Last year the Senate released a report into the national trend of school refusal and related matters. The report found that school refusal has a significant impact on young people, their parents, and careers. The report provides that school refusal impacts young people’s health and wellbeing, social connections and educational outcomes.
Anna Smout, Psychologist and PhD candidate (clinical psychology) with Monash University’s Turner Institute for Brain and Mental Health said, “Families and school systems across the world are struggling with school refusal, a problem that can strain family relationships and is associated with significant mental distress in young people. Australia is not immune. School refusal is not new but the COVID-19 pandemic and its significant impact on schooling through lockdowns has thrown a spotlight on the issue. As the Senate report into school refusal released last August made clear, the problem is complicated.”
“School reluctance and refusal are deceptively complex issues that are often misunderstood. A child is experiencing school reluctance if they are unwilling to attend school, but they are still attending. A child is experiencing school refusal if they have difficulties attending and/or remaining at school due to emotional distress about attending school.”
“School refusal is usually driven by a child’s attempt to manage overwhelming difficulties related to school attendance, rather than by disobedience or defiance. School refusal is equally common between genders. While it can show up any time, it’s often during transition points into primary or secondary school,” said Ms Smout.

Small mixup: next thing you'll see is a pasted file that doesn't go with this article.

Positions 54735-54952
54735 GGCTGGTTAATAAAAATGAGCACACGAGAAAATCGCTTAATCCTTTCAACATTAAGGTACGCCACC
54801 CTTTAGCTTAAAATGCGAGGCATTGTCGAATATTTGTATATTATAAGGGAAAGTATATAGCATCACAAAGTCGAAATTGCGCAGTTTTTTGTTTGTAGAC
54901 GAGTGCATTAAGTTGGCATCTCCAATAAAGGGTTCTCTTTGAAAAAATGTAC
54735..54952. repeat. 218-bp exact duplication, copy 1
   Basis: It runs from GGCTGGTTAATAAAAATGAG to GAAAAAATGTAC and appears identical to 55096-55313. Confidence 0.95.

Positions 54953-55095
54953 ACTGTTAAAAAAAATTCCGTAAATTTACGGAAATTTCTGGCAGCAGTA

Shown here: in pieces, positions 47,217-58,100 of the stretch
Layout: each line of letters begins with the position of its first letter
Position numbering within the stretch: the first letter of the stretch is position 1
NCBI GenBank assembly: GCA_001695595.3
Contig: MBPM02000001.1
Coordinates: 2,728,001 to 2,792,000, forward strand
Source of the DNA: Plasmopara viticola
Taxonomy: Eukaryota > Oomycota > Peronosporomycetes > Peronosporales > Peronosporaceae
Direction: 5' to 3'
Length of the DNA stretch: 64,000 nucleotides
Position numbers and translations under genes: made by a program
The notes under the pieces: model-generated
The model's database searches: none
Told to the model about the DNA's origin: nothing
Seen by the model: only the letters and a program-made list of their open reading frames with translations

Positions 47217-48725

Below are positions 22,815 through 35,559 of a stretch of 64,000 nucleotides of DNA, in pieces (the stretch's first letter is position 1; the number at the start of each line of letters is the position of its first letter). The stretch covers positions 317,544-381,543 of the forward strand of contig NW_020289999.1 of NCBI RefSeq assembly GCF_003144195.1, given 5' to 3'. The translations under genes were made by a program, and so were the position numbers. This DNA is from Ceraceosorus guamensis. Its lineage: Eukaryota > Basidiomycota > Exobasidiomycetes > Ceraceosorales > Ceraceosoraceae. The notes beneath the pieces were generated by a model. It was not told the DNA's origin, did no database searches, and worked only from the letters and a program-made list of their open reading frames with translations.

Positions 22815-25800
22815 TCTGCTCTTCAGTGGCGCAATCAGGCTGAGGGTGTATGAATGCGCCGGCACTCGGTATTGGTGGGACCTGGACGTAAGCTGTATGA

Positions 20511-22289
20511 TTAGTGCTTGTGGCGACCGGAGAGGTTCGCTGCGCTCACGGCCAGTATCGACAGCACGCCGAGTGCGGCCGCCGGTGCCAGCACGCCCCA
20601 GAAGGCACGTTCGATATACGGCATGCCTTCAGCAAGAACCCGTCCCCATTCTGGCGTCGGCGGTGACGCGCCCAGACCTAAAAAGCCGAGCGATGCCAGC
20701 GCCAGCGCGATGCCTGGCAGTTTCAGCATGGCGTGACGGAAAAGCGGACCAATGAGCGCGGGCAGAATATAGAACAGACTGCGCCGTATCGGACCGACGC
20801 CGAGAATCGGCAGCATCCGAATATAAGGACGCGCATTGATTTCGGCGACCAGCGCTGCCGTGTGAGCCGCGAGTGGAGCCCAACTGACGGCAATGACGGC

According to Professor Marie Yap, Parenting and Youth Mental Health research group lead, Monash University School of Psychological Sciences and Turner Institute for Brain and Mental Health, the term ‘school refusal’ is not universally accepted.
“Although it is widely used, the term ‘school refusal’ is not universally accepted. The word ‘refusal’ can imply a child-motivated defiance, but there are numerous individual (child), family, school, community and other circumstances that can contribute to a child’s difficulty attending school.
“Many young people may desperately want to go to school, but feel they can’t. For these reasons, some families and professionals prefer alternative terms such as ‘school can’t’, or ‘school avoidance’.”
Ms Yap says it is important to address the school refusal with your child as school plays an important role in social and emotional development. “It is important to address school reluctance or refusal. The school environment plays a crucial role in fostering social and emotional development.”
“Attending school can build resilience and confidence, and keeps your child connected with their peers and learning. School absences arising from school refusal can lead to a range of consequences including missing out on education, exiting school early, difficulties with friendships/peer relationships, and later problems with working life (eg, unemployment).”
“Missing school can also contribute to mental health problems, conflict and strained relationships within the family, and decreased income in the family (e.g. if family members stay home from work to care for the child),” said Ms Yap.